Sheikh Nawaf, born in Kuwait on June 25, 1937, is the sixth son of Kuwait’s tenth ruler, Sheikh Ahmed Al-Jaber Al-Mubarak Al-Sabah. He was first appointed to the cabinet in 1978 as interior minister, and thereafter held the defense and social affairs portfolios. Sheikh Nawaf has also served as deputy chief of the national guard. He was educated in Kuwait and is married with four sons and one daughter.
Source: – BNN
16 MLAs retiring from BC politics add up to $20M in pensions: Taxpayers Federation
As a number of provincial politicians have bowed out of running for re-election ahead of Oct. 24, a national tax reform advocacy group is highlighting the cost of political retirement– to the tune of $20 million – with taxpayers footing the bill.
“While we thank these retiring politicians for their work, taxpayers need to know the huge cost of these gold-plated pensions,” said Kris Sims, B.C. director of the Canadian Taxpayers Federation.
“These pensions simply aren’t affordable for taxpayers. MLAs need to reform their pension plan.”
According to the government, MLA pensions are calculated by taking the highest earning years of the retiring MLAs and factoring in their years of work. The annual pension payments are capped at 70 per cent of the highest earning years.
That means that for every $1 the politicians contribute to their own pension plans, taxpayers pay $4, Sims said.
“It’s time to end these rich pension schemes,” said Sims, adding that MLAs not seeking re-election are allowed to collect the equivalent of their salaries for up to 15 months while they look for new jobs, and they get up to $9,000 if they need skills training.
The federation calculated the expected pensions for 16 retiring MLAs, and determined that former house speaker and BC Liberal MLA Linda Reid is expected to collect the highest per-year amount, roughly $107,000 annually when she turns 65 years old.
Reid, who represented the Richmond South Centre since 1991, is the longest-serving woman in B.C.’s government history.
Other estimated pension totals for MLAs include:
- Tracy Redies, B.C. Liberal MLA – ineligible due to less than six years in office.
- Claire Trevena, NDP cabinet minister – estimated $80,000 per year, $1.9 million lifetime.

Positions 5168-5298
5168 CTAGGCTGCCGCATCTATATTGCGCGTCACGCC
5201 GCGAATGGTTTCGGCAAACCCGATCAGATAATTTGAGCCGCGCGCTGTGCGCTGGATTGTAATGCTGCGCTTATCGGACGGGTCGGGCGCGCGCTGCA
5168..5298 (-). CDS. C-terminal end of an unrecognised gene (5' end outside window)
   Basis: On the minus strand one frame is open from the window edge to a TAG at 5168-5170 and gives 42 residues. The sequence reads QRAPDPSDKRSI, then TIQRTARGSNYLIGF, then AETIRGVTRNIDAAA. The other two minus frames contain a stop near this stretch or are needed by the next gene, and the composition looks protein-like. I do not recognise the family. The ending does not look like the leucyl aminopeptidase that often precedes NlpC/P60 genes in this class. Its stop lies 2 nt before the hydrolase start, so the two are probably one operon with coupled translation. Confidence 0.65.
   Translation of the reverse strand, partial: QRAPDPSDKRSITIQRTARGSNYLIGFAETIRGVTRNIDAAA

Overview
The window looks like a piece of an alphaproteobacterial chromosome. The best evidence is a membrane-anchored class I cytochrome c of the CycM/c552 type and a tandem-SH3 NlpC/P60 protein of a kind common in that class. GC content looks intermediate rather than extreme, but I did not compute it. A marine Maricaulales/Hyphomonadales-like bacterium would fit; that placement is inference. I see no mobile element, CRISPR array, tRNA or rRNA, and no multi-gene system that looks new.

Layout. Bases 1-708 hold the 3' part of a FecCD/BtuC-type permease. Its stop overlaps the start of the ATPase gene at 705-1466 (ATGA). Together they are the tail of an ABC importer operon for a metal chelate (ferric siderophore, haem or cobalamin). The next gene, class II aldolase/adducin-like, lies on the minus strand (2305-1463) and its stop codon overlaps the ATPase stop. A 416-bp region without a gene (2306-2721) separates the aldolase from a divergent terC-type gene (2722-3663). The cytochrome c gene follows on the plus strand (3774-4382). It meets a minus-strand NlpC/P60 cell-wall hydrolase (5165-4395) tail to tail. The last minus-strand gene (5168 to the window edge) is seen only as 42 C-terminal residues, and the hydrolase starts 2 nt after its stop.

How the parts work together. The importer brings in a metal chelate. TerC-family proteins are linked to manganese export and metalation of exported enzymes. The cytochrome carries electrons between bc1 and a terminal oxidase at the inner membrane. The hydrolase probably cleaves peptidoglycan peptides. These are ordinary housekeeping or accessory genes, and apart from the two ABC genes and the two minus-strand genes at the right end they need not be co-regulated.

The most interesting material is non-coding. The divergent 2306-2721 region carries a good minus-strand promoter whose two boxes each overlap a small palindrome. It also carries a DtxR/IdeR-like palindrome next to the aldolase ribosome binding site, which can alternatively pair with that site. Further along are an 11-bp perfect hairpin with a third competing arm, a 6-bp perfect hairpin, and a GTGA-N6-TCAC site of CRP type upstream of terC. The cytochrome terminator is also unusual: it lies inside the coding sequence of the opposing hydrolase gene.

- Shane Simpson, NDP cabinet minister – estimated $80,000 per year, $1.9 million lifetime.
- Scott Fraser, NDP cabinet minister – estimated $80,000 per year, $1.9 million lifetime.
- Carole James, NDP cabinet minister – estimated $82,000 per year, $2 million lifetime.
- Michelle Mungall, NDP cabinet minister – estimated $58,000 per year, $1.4 million lifetime.
- Judy Darcy, NDP cabinet minister – estimated $37,000 per year, $647,000 lifetime.
- Doug Donaldson, NDP cabinet minister – estimated $58,000 per year, $1.4 million lifetime.
- Rich Coleman, former B.C. Liberal cabinet minister – estimated $109,000 per year, $2.6 million lifetime.
- John Yap, former B.C. Liberal cabinet minister – estimated $65,000 per year, $1.5 million lifetime
- Darryl Plecas, Independent Speaker – estimated $38,000 per year, $714,000 lifetime.
- Andrew Weaver, former Green Party Leader – estimated $31,000 per year, $764,000 lifetime.
- Donna Barnett, B.C. Liberal MLA – estimated $46,000 per year, $400,000 lifetime.
- Linda Larson – B.C. Liberal MLA – estimated $29,000 per year, $469,000 lifetime.
- Ralph Sultan, former B.C. Liberal MLA – estimated $74,000 per year.
- Linda Reid, former B.C. Liberal Speaker – estimated $107,000 per year, $2.6 million lifetime.
Source: – Victoria News
The Only "Black Issue" In American Politics Is Opposition to Racial Inequality
We’re about a month away from the November Elections.
One of the voting blocs that could decide the presidential race this year is the African American vote. Both candidates have talked quite a bit about what a vote for them would mean for Black Americans. But both of them have mischaracterized African American political views and loyalties in recent months.
“The existence of the Black electoral monolith is evidence of a critical defect not in Black America, but in the American practice of democracy.” — Theodore Johnson, Brennan Center for Justice
That’s nothing new, writes Theodore Johnson in the New York Times. He joins Stephen Henderson on Detroit Today and says that Americans have viewed Black voters as a monolith without really taking the time to understand the diversity of political thoughts and views that exists among Black voters.
Listen: Theodore Johnson on the African American vote that could decide the 2020 election.
Theodore Johnson is a senior fellow at the Brennan Center for Justice.
Johnson writes, “An enduring unity at the ballot box is not confirmation that Black voters hold the same views on every contested issue, but rather that they hold the same view on the one most consequential issue: racial equality. The existence of the Black electoral monolith is evidence of a critical defect not in Black America, but in the American practice of democracy. That defect is the space our two-party system makes for racial intolerance and the appetite our electoral politics has for the exploitation of racial polarization — to which the electoral solidarity of Black voters is an immune response.”